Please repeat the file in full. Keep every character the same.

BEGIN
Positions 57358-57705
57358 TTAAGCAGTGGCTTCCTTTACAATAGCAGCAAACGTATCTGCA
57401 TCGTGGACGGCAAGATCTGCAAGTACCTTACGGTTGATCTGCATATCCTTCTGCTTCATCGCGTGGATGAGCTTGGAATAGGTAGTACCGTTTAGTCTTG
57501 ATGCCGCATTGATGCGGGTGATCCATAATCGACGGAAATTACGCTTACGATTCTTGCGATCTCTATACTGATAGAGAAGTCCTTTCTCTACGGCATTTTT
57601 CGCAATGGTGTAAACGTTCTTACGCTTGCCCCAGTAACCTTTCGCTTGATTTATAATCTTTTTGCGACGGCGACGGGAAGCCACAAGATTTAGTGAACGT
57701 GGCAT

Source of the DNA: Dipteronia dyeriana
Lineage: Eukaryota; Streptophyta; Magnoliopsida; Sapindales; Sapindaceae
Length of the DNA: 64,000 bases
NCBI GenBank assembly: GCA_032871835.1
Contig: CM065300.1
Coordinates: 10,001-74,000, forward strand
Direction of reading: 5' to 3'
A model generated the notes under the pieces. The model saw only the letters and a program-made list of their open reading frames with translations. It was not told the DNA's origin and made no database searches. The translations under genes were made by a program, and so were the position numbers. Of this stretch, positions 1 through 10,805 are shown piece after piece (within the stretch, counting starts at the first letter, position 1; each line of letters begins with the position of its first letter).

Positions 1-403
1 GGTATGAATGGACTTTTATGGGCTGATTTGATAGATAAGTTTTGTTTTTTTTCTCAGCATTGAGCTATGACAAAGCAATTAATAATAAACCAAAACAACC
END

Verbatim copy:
Positions 57358-57705
57358 TTAAGCAGTGGCTTCCTTTACAATAGCAGCAAACGTATCTGCA
57401 TCGTGGACGGCAAGATCTGCAAGTACCTTACGGTTGATCTGCATATCCTTCTGCTTCATCGCGTGGATGAGCTTGGAATAGGTAGTACCGTTTAGTCTTG
57501 ATGCCGCATTGATGCGGGTGATCCATAATCGACGGAAATTACGCTTACGATTCTTGCGATCTCTATACTGATAGAGAAGTCCTTTCTCTACGGCATTTTT
57601 CGCAATGGTGTAAACGTTCTTACGCTTGCCCCAGTAACCTTTCGCTTGATTTATAATCTTTTTGCGACGGCGACGGGAAGCCACAAGATTTAGTGAACGT
57701 GGCAT

Source of the DNA: Dipteronia dyeriana
Lineage: Eukaryota; Streptophyta; Magnoliopsida; Sapindales; Sapindaceae
Length of the DNA: 64,000 bases
NCBI GenBank assembly: GCA_032871835.1
Contig: CM065300.1
Coordinates: 10,001-74,000, forward strand
Direction of reading: 5' to 3'
A model generated the notes under the pieces. The model saw only the letters and a program-made list of their open reading frames with translations. It was not told the DNA's origin and made no database searches. The translations under genes were made by a program, and so were the position numbers. Of this stretch, positions 1 through 10,805 are shown piece after piece (within the stretch, counting starts at the first letter, position 1; each line of letters begins with the position of its first letter).

Positions 1-403
1 GGTATGAATGGACTTTTATGGGCTGATTTGATAGATAAGTTTTGTTTTTTTTCTCAGCATTGAGCTATGACAAAGCAATTAATAATAAACCAAAACAACC